CVE Vulnerabilities

CVE-2024-23841

Improper Neutralization of Script-Related HTML Tags in a Web Page (Basic XSS)

Published: Jan 30, 2024 | Modified: Feb 06, 2024
CVSS 3.x
6.1
MEDIUM
Source:
NVD
CVSS:3.1/AV:N/AC:L/PR:N/UI:R/S:C/C:L/I:L/A:N
CVSS 2.x
RedHat/V2
RedHat/V3
Ubuntu

apollo-client-nextjs is the Apollo Client support for the Next.js App Router. The @apollo/experimental-apollo-client-nextjs NPM package is vulnerable to a cross-site scripting vulnerability. To exploit this vulnerability, an attacker would need to either inject malicious input (e.g. by redirecting a user to a specifically-crafted link) or arrange to have malicious input be returned by a GraphQL server (e.g. by persisting it in a database). To fix this issue, please update to version 0.7.0 or later.

Weakness

The product receives input from an upstream component, but it does not neutralize or incorrectly neutralizes special characters such as “<”, “>”, and “&” that could be interpreted as web-scripting elements when they are sent to a downstream component that processes web pages.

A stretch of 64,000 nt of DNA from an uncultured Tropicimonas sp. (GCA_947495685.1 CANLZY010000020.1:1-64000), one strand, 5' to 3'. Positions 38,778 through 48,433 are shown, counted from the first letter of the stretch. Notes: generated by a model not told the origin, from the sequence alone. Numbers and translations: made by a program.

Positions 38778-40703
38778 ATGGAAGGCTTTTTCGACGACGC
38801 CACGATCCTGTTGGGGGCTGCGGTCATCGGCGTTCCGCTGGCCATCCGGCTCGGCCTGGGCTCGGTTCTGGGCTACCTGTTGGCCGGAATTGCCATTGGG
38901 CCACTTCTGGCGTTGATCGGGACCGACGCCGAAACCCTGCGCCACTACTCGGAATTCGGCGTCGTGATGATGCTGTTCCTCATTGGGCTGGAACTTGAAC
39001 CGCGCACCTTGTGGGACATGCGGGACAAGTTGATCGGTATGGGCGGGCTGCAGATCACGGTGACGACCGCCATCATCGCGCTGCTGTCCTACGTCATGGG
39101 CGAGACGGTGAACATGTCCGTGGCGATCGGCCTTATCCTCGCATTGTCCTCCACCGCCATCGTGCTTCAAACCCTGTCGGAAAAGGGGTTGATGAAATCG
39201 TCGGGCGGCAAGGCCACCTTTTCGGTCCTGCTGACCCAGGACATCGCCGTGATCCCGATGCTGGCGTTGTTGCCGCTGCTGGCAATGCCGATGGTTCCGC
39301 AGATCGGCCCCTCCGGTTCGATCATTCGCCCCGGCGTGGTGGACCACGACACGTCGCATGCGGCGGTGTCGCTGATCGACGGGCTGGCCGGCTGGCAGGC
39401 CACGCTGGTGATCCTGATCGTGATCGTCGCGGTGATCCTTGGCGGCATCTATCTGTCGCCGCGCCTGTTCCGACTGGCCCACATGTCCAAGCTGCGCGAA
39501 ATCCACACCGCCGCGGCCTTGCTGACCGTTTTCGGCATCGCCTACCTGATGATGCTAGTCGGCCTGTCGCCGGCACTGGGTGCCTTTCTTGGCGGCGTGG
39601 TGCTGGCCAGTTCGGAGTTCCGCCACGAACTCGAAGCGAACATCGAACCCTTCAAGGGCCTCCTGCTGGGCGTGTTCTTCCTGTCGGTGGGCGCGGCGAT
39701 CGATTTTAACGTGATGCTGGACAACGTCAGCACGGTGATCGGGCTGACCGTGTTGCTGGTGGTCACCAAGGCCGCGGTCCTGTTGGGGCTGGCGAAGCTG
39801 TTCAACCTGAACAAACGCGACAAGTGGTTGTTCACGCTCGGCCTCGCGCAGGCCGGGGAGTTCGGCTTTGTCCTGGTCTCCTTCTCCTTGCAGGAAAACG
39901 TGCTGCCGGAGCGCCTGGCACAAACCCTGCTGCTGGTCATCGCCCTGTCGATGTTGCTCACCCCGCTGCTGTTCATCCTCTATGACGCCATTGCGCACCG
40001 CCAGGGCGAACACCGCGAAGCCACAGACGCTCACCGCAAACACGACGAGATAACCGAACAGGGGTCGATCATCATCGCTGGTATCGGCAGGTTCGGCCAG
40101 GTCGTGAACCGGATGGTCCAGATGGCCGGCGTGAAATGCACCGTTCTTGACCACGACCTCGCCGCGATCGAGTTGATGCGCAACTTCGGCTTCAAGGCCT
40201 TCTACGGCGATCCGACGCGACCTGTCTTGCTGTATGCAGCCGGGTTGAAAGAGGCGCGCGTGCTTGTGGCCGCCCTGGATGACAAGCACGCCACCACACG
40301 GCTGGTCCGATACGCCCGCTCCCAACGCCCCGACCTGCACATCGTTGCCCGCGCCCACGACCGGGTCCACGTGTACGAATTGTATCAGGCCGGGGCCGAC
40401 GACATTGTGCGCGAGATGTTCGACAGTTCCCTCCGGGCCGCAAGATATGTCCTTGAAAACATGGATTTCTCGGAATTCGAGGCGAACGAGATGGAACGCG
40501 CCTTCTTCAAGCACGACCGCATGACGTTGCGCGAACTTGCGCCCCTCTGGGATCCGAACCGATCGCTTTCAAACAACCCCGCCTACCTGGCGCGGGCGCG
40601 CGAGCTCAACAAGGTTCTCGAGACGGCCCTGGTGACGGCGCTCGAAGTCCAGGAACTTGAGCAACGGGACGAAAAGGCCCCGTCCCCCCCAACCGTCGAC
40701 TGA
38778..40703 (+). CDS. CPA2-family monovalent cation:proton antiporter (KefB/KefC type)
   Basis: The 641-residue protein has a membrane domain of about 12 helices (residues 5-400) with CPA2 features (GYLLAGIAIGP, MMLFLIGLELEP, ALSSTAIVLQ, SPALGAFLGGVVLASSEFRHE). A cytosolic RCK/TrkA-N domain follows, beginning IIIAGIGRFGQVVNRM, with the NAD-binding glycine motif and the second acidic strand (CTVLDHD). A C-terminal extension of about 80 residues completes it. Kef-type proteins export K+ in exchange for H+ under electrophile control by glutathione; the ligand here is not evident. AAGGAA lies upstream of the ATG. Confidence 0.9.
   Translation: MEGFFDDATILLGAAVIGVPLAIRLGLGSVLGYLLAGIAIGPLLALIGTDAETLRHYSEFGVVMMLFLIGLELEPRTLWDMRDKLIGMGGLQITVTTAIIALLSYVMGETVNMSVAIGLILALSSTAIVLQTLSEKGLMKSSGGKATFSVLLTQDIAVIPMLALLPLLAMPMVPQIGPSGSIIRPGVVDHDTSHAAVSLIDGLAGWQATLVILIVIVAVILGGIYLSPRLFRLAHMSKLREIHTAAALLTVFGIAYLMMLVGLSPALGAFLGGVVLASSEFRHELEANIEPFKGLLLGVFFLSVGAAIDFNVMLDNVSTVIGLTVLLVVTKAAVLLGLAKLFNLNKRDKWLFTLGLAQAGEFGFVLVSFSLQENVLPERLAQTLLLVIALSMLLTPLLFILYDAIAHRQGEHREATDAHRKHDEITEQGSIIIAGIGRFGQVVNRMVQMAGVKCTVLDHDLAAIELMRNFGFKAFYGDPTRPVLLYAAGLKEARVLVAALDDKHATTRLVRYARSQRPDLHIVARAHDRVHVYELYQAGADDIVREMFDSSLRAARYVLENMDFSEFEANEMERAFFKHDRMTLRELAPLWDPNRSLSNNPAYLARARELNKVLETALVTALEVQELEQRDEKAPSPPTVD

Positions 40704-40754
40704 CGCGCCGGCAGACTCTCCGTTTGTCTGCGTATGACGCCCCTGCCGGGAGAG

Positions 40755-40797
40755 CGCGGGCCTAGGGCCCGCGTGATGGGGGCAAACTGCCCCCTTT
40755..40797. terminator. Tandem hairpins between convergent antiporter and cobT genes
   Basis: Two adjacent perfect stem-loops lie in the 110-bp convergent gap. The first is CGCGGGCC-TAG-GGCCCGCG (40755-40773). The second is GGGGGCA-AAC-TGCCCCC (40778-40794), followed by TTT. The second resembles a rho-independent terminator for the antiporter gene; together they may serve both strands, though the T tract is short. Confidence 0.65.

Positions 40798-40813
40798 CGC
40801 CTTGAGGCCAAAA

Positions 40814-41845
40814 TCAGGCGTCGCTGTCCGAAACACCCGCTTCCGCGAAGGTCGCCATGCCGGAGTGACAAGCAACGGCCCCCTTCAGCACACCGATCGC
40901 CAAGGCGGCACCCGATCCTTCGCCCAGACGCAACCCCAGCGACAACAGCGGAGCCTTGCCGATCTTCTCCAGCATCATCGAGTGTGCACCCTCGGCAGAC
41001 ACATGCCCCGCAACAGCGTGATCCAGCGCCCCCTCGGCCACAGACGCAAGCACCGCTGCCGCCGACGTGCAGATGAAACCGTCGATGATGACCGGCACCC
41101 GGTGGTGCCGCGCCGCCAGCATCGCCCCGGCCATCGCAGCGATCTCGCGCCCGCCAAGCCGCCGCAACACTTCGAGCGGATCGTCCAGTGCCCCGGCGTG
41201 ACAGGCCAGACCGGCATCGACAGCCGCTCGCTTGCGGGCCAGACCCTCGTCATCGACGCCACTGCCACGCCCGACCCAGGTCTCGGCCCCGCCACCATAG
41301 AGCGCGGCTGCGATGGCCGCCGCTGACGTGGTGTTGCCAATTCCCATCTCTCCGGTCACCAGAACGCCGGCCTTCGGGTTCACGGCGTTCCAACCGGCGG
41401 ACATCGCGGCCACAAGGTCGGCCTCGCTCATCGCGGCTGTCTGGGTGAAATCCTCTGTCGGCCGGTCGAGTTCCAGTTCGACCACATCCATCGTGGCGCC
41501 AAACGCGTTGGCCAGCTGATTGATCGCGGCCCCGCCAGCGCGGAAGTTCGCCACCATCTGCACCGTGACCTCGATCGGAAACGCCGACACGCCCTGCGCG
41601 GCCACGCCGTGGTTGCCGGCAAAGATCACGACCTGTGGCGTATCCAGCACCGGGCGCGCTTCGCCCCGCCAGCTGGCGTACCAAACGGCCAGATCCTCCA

Affected Software

Name Vendor Start Version End Version
Apollo_client Apollographql * *

Potential Mitigations

  • Use and specify an output encoding that can be handled by the downstream component that is reading the output. Common encodings include ISO-8859-1, UTF-7, and UTF-8. When an encoding is not specified, a downstream component may choose a different encoding, either by assuming a default encoding or automatically inferring which encoding is being used, which can be erroneous. When the encodings are inconsistent, the downstream component might treat some character or byte sequences as special, even if they are not special in the original encoding. Attackers might then be able to exploit this discrepancy and conduct injection attacks; they even might be able to bypass protection mechanisms that assume the original encoding is also being used by the downstream component.
  • The problem of inconsistent output encodings often arises in web pages. If an encoding is not specified in an HTTP header, web browsers often guess about which encoding is being used. This can open up the browser to subtle XSS attacks.

References